International Dark Sky Community
Trg Tome Gamulina 1
21465, Jelsa, Croatia
The Municipality of Jelsa is situated in the middle of the island Hvar, Croatia, and covers an area of 121.2 km2. The modern administrative territory of the Municipality of Jelsa was founded in 1993 and consists of 12 settlements: Jelsa, Gdinj, Gromin Dolac, Humac, Ivan Dolac, Pitve, Poljica, Svirče, Vrboska, Vrisnik, Zastražišće, and Zavala. At the 2021 census, the total population of all the settlements in the municipality together was 3,582 inhabitants. The town of Jelsa is situated in a bay in the middle of the Hvar’s north coast. There are dense pine woods on the sloping hills of the island’s southern ridge, and the agricultural plain lying to the west of Jelsa is the UNESCO (United Nations Educational, Scientific and Cultural Organization) world heritage site Starigrad Plain. While Jelsa is the first International Dark Sky Community in Croatia, it is the country’s third International Dark Sky Place, after Petrova Gora-Biljeg and Vrani Kamen as International Dark Sky Parks.
While the exact period is not well known, extant archaeological materials during the Roman period and a reference in the 1331 Statute of Hvar prove the existence of a settlement in this area for the past several hundred years. The present-day town of Jelsa was later founded as a port for the village of Pitve in the 14th century. From fishing and agriculture, Jelsa developed into a shipbuilding and maritime center, especially during the 19th century. The town prospered and became the administrative capital for the central municipality of the island of Hvar.
To protect Jelsa’s night sky, the Croatian Astronomical Union conducted a municipal-wide lighting inventory to list all existing public and private lighting. The Municipality of Jelsa then took that information and retrofitted over 1,000 public lights that are fully shielded (ULOR or upward light output ratio = 0), do not emit light above 3,000K CCT (color correlated temperature), and are only used for a necessary task. This major retrofit project has encouraged private stakeholders, such as resorts and cultural monuments, to follow this example and will work to implement quality community-friendly and environmentally-friendly lighting over the next five years. In efforts to engage the community in participating in the dark-sky movement, the Croatian Astronomical Union organized several public events, such as astronomical observations and light pollution lectures, as well as developing school activities educating various age groups on the importance of preserving dark skies.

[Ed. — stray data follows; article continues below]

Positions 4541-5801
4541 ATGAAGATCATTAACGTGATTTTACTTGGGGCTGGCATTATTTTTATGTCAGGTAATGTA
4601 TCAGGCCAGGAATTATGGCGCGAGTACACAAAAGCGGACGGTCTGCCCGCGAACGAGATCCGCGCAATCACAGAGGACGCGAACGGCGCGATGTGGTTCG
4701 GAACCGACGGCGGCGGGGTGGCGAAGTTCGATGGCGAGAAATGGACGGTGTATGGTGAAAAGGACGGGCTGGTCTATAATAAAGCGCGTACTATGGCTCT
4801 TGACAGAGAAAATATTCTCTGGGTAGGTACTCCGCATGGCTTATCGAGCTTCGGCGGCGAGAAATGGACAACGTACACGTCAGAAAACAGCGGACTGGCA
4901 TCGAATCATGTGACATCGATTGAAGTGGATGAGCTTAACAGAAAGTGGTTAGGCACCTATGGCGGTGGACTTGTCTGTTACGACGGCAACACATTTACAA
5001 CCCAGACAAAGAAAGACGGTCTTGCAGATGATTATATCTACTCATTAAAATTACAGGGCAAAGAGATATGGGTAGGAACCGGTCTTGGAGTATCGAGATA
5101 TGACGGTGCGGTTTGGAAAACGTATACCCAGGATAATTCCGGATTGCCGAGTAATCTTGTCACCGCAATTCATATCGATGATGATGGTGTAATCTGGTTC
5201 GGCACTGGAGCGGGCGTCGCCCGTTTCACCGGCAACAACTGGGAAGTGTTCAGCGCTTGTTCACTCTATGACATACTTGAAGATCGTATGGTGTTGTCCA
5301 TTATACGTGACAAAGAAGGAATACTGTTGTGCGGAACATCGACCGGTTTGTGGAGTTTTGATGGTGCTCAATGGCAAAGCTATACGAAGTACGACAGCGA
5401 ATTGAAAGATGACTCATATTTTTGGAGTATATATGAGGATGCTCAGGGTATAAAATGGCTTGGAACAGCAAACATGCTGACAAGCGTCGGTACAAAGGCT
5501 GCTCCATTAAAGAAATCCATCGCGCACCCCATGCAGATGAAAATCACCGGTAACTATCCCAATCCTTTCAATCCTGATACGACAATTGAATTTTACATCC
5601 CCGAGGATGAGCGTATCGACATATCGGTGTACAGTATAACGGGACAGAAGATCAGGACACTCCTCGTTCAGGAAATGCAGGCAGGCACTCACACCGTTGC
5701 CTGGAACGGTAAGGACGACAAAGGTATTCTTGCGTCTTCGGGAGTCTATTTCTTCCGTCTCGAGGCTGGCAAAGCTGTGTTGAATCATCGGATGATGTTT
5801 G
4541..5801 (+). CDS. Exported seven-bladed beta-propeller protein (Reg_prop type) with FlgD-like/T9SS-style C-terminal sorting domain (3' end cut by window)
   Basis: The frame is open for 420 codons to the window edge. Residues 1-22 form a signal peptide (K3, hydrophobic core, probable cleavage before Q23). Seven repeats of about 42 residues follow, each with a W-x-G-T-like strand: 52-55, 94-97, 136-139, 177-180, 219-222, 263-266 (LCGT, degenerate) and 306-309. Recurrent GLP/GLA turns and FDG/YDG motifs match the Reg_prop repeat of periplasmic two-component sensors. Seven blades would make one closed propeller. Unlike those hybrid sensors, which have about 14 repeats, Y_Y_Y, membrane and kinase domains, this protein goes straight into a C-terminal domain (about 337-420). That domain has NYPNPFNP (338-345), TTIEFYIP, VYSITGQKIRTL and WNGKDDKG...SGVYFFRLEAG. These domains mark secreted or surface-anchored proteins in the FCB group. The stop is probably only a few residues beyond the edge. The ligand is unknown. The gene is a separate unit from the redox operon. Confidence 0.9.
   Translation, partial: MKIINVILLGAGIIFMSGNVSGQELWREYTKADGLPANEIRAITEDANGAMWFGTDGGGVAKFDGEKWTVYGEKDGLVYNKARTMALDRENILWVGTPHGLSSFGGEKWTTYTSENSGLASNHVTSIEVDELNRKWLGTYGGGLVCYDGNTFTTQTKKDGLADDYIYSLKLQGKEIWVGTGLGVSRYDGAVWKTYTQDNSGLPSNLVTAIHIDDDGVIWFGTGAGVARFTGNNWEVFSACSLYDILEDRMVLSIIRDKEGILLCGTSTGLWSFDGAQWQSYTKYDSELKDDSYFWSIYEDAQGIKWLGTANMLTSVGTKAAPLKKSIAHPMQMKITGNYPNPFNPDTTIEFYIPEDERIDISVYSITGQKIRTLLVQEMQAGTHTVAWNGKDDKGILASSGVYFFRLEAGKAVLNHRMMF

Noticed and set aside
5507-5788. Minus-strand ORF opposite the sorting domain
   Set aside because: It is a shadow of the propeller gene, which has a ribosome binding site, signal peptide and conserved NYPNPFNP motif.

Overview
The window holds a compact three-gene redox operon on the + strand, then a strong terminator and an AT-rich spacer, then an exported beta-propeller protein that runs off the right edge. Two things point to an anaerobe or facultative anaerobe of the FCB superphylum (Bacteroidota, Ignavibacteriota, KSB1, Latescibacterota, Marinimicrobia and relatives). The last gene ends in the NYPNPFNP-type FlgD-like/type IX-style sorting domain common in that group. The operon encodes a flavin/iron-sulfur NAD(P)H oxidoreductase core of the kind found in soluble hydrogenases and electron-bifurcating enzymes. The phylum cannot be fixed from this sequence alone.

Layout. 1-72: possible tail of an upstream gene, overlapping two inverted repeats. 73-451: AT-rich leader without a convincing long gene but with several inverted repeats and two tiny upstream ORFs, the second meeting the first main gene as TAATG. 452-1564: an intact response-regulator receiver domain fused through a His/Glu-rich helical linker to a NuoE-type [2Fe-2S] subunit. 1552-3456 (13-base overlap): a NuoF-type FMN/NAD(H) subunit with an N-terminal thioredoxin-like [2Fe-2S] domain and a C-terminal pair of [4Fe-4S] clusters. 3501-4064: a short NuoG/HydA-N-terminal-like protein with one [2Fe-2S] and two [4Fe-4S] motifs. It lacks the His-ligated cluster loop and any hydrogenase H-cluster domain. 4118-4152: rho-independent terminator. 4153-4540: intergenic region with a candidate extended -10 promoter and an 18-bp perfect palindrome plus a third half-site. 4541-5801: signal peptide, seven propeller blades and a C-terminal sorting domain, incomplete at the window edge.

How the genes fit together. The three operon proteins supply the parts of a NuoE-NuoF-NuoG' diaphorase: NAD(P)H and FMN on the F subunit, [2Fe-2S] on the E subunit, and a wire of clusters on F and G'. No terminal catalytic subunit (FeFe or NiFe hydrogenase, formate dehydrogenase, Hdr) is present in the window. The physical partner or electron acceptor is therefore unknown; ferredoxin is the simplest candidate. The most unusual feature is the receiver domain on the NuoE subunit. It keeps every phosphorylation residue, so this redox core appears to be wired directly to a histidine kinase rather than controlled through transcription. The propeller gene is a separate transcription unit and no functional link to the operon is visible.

Click here to find ideal environmental conditions for viewing the night sky in Jelsa, Croatia (45.8293, 15.9793). Don’t forget to plan your trip during the new moon and astronomical twilight to enhance the viewing experience!